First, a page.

Aug 2021

Dear Patrons


Once I went to watch a movie. The movie was terrible. After an hour, I said to my wife, “Come on, let’s go home.” She replied, “No way. We can not waste Rs.500 like this.” I wondered, “There is no reason to stay. The money’s already gone.” But finally I surrendered and quietly completed the movie.

This is the sunk cost fallacy at work – a thinking error!

A company was running advertising campaign for four months and had not met even one of its goals. The company wanted to scrap it. The advertising manager resisted, saying: “But we’ve invested so much money in it. If we stop now, it’ll all have been for nothing.” Another victim of sunk of fallacy. Had it been scrapped in time, entire team can start working on something productive. Example of Sunk Cost Fallacy.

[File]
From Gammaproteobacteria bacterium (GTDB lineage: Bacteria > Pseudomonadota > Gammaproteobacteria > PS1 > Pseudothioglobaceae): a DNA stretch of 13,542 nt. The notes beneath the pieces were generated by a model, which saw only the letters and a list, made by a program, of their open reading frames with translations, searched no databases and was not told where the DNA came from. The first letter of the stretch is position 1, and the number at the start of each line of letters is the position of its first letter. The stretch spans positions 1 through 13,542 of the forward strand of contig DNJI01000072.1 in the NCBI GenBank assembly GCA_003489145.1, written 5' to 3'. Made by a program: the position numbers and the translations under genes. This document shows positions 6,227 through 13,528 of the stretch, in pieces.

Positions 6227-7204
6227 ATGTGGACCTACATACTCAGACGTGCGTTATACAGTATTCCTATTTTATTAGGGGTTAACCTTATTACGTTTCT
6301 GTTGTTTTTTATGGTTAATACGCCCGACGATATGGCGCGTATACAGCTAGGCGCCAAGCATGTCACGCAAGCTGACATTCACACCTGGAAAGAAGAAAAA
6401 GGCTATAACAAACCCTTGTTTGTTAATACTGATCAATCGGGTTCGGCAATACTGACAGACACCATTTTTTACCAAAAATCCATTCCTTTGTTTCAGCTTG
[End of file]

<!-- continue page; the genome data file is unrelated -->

Supersonic Concorde is a prime example of a government deficit project. This project consumed huge amount of investments just to fail and to be retired in 2003. They continued to invest enormous sums of money in it – if only to save face. Sunk cost fallacy at institutional level.

Investors frequently fall victim to the sunk cost fallacy. Often they pivot their decisions on buying prices. When the decision fails, normal reply is “I lost so much money with this stock, I can’t sell it now”. This is irrational. The buying price should play no role. What counts is the stock’s future performance. Ironically, the more money a share loses, the more investors tend to stick by it.

Important point to drive here. Many investors hinge their investment in Mutual Fund with long term sentiments. There may be good reasons to continue investing in something but beware of doing so for the wrong reasons. Rational decision making required to check whether the schemes considered as long term are really worth to remain invested for or not. No matter how much you have already invested, you have to keep putting those schemes to a test for their performance.